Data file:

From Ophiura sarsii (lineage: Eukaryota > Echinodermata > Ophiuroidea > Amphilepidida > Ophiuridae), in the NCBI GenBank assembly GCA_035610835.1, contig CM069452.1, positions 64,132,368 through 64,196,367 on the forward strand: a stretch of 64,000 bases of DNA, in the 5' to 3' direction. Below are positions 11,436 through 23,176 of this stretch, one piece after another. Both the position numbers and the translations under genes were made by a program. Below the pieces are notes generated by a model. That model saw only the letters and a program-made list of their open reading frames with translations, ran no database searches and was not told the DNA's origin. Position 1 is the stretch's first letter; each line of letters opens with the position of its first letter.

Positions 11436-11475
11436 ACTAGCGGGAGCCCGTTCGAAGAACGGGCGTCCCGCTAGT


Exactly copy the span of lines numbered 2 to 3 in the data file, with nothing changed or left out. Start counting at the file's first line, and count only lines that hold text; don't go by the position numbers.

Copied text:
Positions 11436-11475
11436 ACTAGCGGGAGCCCGTTCGAAGAACGGGCGTCCCGCTAGT